Don’t rely entirely on final year exams
By Johami Abdullah Seremban
As a retired teacher who has taught at primary, secondary and tertiary levels between 1960 and 1996, allow me to comment on certain aspects of the education system which is in need of a revamp.It appears a significant number of parents and teachers are concentrating on churning out students with the most number of As in public examinations like the UPSR, PMR, SPM, STPM and equate it with educational excellence. Are these public examinations totally that accurate, valid and reliable? What about other equally important dimensions of the education process that are considered non-academic? Do we test, give allowance or compensate for these areas in Malaysia?
The Einstein and Bill Gates types of successful school dropouts add another dimension to the validity and reliability of traditional educational evaluation and assessment procedures.Parents and teachers in Malaysia are mistakenly led to believe that merely achieving good results in public examinations distinguishes the student from his/her peers in terms of overall excellence. These results have become the sole criterion for judging the student's potential for further education or scholarship worthiness.
This was not so from the 1950s to the 1970s when schoolchildren generally had a healthy mix of academic considerations and "formal" fun. The Muar High School that I attended between 1951 and 1959, for instance, had four fields and had no more than thirty children in each class. Its proximity to sea also allowed for a troop of sea scouts to be to exist. Every major thinker on education since the early Greeks has insisted that a good and all-round education programme should involve the body, the mind and the soul. Progenitors of our own national educational philosophy, the Falsafah Pendidikan Negara, have expressed these ideas in the Malaysian way — by saying the education process must involve the development of the jasmani (body), emosi (emotions), rohani (spiritual) and intelek (intellect).On top of this, the aim of education in Malaysia from the times of The Razak Report of 1956 till now has been national unity. But are we really putting all of these ideas into deeds?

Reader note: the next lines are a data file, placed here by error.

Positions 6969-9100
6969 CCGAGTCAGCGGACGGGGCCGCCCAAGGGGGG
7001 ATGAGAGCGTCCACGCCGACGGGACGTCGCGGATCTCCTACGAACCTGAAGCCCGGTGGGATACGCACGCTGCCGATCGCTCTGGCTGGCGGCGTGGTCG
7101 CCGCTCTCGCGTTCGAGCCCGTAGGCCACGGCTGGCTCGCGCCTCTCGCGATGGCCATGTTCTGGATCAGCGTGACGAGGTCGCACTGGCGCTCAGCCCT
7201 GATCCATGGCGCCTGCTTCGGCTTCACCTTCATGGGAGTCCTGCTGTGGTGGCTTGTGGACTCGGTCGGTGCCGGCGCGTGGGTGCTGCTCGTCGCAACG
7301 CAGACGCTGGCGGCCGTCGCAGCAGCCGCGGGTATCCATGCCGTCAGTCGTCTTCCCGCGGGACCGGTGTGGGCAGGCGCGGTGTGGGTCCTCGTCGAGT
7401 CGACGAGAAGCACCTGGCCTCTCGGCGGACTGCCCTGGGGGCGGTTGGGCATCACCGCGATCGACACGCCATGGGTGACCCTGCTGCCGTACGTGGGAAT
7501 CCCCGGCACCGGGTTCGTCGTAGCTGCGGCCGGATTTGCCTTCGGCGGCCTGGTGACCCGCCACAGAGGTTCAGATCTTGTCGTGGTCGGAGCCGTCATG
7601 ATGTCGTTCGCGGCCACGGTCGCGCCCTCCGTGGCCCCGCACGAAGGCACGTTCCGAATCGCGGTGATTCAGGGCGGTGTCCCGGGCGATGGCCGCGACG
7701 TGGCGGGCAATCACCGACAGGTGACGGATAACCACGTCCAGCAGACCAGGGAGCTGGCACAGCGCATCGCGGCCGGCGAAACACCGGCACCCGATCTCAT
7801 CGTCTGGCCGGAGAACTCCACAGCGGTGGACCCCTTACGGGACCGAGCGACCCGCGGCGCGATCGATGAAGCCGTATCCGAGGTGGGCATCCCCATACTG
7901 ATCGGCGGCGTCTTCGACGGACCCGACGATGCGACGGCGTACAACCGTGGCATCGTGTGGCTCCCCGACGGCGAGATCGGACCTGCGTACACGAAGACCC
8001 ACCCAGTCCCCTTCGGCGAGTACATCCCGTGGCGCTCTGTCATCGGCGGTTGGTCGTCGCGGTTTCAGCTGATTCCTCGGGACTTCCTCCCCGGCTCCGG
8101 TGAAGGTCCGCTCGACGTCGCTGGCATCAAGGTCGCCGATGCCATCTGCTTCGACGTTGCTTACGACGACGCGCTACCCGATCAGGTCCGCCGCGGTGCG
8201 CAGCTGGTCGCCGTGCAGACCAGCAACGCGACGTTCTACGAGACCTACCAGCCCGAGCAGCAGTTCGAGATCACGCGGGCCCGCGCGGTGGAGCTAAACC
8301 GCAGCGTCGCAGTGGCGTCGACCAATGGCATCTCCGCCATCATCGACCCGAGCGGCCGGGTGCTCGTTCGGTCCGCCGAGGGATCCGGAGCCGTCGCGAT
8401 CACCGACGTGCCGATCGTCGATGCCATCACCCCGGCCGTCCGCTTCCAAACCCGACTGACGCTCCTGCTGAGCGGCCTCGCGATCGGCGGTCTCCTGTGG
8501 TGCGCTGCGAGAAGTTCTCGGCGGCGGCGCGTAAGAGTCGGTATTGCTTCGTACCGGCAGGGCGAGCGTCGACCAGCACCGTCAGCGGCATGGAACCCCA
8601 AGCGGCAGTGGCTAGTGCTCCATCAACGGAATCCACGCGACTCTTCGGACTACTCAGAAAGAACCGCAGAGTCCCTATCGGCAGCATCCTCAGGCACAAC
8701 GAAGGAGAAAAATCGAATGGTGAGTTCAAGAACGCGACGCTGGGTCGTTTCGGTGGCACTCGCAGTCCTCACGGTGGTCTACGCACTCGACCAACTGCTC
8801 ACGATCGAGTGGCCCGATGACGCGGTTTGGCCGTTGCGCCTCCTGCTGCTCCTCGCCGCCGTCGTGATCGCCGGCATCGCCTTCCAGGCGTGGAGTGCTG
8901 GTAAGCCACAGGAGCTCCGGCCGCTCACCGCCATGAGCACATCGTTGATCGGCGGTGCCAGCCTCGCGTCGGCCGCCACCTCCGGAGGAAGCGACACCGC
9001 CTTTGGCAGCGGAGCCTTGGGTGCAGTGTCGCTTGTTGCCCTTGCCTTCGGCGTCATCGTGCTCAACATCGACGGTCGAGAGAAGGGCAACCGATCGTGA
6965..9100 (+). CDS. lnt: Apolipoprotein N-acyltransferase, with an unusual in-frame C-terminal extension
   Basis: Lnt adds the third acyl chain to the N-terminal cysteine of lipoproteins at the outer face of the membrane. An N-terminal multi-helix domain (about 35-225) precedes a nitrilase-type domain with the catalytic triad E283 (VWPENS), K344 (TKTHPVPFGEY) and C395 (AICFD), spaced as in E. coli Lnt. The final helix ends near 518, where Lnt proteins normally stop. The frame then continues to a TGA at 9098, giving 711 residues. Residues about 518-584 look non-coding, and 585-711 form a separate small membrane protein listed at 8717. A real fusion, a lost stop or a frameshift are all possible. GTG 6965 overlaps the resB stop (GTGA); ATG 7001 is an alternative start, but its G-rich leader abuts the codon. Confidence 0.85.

I think it's time we really did. Placing too much importance on examinations has become increasingly apparent since the early 1980s and has reached dangerous levels. It is not uncommon these days to see headmasters and teachers going all out to "outshine" other schools in the 6As/9As syndrome race in the hope of getting a "pat on the back" from their immediate superior(s). Lately, some students have managed to score even higher number of distinctions at one sitting. The results of public examinations are then religiously relied upon to differentiate not only "good" students and "good schools" but also "good" teachers and "good" headmasters, not to mention "good" state directors. In this way, the “sheep” are differentiated from the “goats”.
Even a bright child's performance can be affected if he/she is unwell during the examination period or had just undergone a tragic or traumatic experience prior to the examination. Sixty to seventy per cent of the total marks or final grade can come from the tests and assignments done over the year and the rest from the final year-end examination. This is already happening at universities and colleges. Perhaps it is time to introduce this system at all schools too.